25 Apr2010

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Absolutely WONDERFUL cantaloupes are to be had in local markets, trucked in from the hot fields of Central Luzon and points north. SUPERB flavor, intensely sweet and so juicy. I have always been wary of local melons as I often get lemons instead of edible melons. But every once in a while, you hit the melon jackpot, and it’s probably worth the “wasted” expenditure on the mediocre examples. This melon, a slightly different variety from the run-of-mill local cantaloupes you and I are more familiar with, has a more yellow orange rind/skin and comes smaller in size. Vendors sometimes refer to them as Taiwan melons, or Japanese melons and had someone tipped them off properly, they should have claimed they were like the wonderful cavaillon (charantais) melons if they wanted to up their price even more. They are more expensive at PHP60 for this small melon at the market this weekend, almost double the price of other melons. But so worth it. I nearly ate a whole one in a single sitting!

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Local fruits over the past 6 months or so have had such discombobulated results… off season, little or no fruit, poor quality, etc. that it’s a wonderful change to find superb melons in the market. Just last week I bought other cantaloupes and was disappointed, but these yellow orange ones are worth seeking out. If you are planning to buy a lot, head to the market with a pocket knife and taste one melon before you buy several. If you have this seemingly unique Pinoy kitchen tool, the melon scraper/shredder, then you can make a great big pitcher of melon juice. Or eat them as is, in fruit salads, etc. They pair beautifully with prosciutto as well. See other posts on melons here, here and here. Enjoy! :)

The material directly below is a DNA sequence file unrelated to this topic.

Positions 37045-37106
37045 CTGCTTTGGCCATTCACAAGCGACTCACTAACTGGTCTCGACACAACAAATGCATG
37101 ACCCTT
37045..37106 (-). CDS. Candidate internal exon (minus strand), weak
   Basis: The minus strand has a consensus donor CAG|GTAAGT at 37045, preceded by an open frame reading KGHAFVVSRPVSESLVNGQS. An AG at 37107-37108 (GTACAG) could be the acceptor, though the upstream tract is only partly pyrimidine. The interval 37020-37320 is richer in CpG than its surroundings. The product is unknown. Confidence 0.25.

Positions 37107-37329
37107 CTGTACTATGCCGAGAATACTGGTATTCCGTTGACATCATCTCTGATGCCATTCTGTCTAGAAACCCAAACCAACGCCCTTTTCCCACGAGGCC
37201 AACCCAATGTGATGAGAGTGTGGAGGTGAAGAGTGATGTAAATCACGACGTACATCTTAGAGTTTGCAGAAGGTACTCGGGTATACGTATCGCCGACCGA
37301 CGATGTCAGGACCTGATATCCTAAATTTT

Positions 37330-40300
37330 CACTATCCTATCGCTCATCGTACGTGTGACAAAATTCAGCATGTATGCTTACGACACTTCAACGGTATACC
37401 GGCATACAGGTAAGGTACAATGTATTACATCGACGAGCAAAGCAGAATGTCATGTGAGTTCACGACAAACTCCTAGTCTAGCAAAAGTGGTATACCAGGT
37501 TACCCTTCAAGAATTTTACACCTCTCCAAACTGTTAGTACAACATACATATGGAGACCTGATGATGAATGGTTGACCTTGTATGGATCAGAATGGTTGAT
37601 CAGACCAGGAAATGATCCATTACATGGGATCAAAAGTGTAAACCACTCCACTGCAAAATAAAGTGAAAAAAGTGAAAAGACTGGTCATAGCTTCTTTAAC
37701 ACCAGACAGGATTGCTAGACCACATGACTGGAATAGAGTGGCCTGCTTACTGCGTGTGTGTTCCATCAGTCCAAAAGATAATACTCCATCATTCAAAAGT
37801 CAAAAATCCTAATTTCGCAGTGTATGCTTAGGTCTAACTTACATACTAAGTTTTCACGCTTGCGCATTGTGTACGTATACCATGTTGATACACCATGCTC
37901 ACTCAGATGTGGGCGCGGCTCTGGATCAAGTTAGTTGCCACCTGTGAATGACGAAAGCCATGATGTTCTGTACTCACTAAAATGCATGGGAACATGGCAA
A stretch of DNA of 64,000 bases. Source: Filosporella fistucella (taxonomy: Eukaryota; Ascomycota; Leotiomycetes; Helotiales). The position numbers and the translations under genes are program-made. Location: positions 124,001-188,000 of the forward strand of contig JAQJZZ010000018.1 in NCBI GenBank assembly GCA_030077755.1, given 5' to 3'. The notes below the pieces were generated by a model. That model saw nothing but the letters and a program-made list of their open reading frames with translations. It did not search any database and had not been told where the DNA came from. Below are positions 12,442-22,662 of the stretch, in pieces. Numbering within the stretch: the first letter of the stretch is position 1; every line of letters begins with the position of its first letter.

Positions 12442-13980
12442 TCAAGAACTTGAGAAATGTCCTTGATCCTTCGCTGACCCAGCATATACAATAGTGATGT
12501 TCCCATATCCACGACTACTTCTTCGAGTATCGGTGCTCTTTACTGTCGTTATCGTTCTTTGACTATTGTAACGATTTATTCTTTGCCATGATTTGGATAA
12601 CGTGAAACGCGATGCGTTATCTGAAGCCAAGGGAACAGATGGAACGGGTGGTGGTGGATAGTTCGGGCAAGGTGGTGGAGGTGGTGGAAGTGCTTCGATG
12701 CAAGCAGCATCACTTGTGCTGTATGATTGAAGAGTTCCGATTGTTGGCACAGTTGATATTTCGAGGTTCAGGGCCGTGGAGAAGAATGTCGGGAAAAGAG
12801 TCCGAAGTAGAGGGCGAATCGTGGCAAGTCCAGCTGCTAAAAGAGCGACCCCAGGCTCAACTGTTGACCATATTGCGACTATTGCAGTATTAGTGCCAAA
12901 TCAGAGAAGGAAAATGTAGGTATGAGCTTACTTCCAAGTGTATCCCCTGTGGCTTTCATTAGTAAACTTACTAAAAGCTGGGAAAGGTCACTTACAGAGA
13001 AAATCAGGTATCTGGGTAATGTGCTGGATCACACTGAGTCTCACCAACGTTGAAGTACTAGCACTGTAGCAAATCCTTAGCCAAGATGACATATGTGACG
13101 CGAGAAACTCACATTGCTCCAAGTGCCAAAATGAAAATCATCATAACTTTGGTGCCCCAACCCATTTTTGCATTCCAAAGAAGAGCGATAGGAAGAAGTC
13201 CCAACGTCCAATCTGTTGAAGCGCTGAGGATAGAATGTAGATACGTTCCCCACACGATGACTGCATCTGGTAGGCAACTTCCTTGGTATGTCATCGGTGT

COMMENTS:

  1. Gerry says:

    Most of the cantaloupes I’ve gotten this summer have been hard and not at all juicy. Is there a difference in the skin of this melon to distinguish it from the local variety?

    Apr 25, 2010 | 12:25 pm

     
  2. Mimi says:

    I always smell the top of the rock melon- where the ‘tangkay’ has been pulled – to know if it is ready for eating. If it does not smell sweet and musky, then it is Not ready. I also find that the exterior skin itself is not an indicator of ripeness. Over-ripe ones make great skakes.

    Apr 25, 2010 | 12:54 pm

     
  3. Nanna says:

    Aw I love cantaloupes? Where did you buy this, MM? From the FTI Weekend Market? We always buy our fruits there. We once bought a ganta can of those juicy local wild cherries for 25 pesos only. Yay!

    Apr 25, 2010 | 1:05 pm

     
  4. Isa Garchitorena says:

    Nice melons.

    Apr 25, 2010 | 1:45 pm

     
  5. Mom-Friday says:

    I was wondering about that yellow variety…now I know, thanks for sharing!

    Apr 25, 2010 | 2:41 pm

     
  6. kate says: